any motorcalc/electricalc users out there?

I'm looking for help with a motor calculator for electric motored aircraft
Anybody there use one of these programs?
I'm looking for a motor solution to electrify a SIG Rascal 40
Weight = 5.5 lbs.
Wing Area = 728 sq.ft.
Designed for a .40 engine ... but I want to go electric ... so I need;
What Electric Motor ... Manufacture and Model
What Motor Controller ... Manufacture, Model/Amps
What Gear System ... Manufacture, Model/Ratio
What Propeller ... Manufacture, Model/Size
I've already gone to MegaMotorsUSA and looked at their solutions ... but if
you've got something better I'd like to know about it ...
Mahalo, Capt. RainDownOn-U Walt Perko
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°|° Walt Perko °|°
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, you are more likely to get a good answer. I have motocalc but I'm not that good at using it.
Reply to
Anthony R
There's a setup really close to this one, everything included, under the "Electric stuff" forum at RCUniverse for under$200 right now.
I'd have snapped it up if my AXI wasn't already in the mail!
Reply to
None of the components you've listed will do anything without a certain crucial component, the battery. The battery is not only your fuel tank, it's also the determining factor in how much power you will have available. More cells means more Volts means more power. Power comes from the product of Volts and Amps. You can use a lower-voltage battery and draw more Amps, but that makes a lot of heat and your flight times will be short. It's better to use more cells, spin the motor faster, and gear it down to use fewer Amps.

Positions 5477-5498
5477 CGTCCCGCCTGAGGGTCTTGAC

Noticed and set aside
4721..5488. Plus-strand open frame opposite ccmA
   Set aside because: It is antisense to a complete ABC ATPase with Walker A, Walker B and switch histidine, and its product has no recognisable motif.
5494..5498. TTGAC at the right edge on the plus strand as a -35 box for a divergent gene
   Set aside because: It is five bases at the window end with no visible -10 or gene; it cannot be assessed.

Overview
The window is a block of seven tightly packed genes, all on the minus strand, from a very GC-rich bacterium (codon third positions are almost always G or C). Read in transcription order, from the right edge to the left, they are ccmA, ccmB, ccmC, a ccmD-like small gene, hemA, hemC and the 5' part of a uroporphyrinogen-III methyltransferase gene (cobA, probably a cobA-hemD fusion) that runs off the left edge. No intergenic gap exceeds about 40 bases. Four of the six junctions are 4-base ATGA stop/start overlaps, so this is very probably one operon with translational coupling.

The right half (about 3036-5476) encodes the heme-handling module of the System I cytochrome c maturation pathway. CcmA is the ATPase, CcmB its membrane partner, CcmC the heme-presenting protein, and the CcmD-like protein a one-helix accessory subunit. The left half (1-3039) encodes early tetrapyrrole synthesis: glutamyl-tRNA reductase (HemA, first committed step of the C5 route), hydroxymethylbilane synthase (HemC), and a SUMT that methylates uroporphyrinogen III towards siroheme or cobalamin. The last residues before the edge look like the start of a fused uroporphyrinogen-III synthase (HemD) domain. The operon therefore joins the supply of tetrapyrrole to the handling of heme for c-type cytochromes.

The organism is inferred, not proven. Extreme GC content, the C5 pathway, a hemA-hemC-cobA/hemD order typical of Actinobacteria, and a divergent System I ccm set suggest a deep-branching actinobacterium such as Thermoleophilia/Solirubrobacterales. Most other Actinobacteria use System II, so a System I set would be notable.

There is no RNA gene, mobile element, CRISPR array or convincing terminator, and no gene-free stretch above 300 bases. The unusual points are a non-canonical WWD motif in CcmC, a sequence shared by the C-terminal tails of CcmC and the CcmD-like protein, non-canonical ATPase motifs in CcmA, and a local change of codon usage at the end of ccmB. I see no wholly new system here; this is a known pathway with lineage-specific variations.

Here are a few *ROUGH* equivalents for glow-electric conversions, assuming you use Sub C cells and prop for a full-throttle current of about 35-40 Amps. Note that I say rough. These cell counts are only a starting point, and only work if you adhere to the conditions I prescribed at the beginning of this paragraph. Often, you can use fewer cells, and sometimes you need more:
.15 == 8 cells .25 == 10 cells .40 == 16 cells
I said you can often use fewer cells. For example, I am powering a Tower Trainer .40 with 10 cells, a Kyosho Endoplasma brushed car motor, a 4.6:1 gearbox, and a 12x8 propeller. I would say that the plane has about the same performance as one with an OS .40LA or .46LA. It's about the same size, and has the sae flying characteristics as your Rascal, so you could use a similar 10-cell power system.
Replace that motor and gearbox with an AXi 2820/10, and you've got a simple, inexpensive, direct-drive brushless system and two additional minutes of flight time.
Reply to
Mathew Kirsch
I use electrocalc for many calculations. Your plane suggestion: 14 cells 2400 mAh, motor Astro FAI40 geared 3.1, prop 14x9. 24 Amp current draw, so a 40 Amp Esc will do fine. all up plane weight will rise to about 110 Oz, estimated climb angle about 15 degrees, flight duration about 6 minutes, 10 minutes with clever throttle control. 10-12 cells on a hotter motor with lower gearing will also do, but more Amp draw is needed then, (40 amps) and duration will suffer, though performance may be enhanced.
Reply to
Pé Reivers
Walt- Best advice I could give you is to download MotoCalc for a free 30 day trial and try out varios combinations.
I flew a similarly sized Kadet Seniorita for a couple of years with a geared Astro 25 and 16 cells. Fine flyer, plenty of power. Have a Kadet Sr with Astro 40 and 18 cells about ready to go, and expect similar performance.
I already had the Astro motors, but if I hadn't I would probably go with a Mega as you are considering, with gearbox to turn a prop in the 12/8 to 14/6 range at 30-35 A peak draw. Don't substitute the very similar (same OEM in fact) Jeti Phasor. The Mega rotor is kevlar wrapped to prevent it from throwing the magnets at high rpm, as you will encounter when using a gearbox.
Reply to
Abel Pranger

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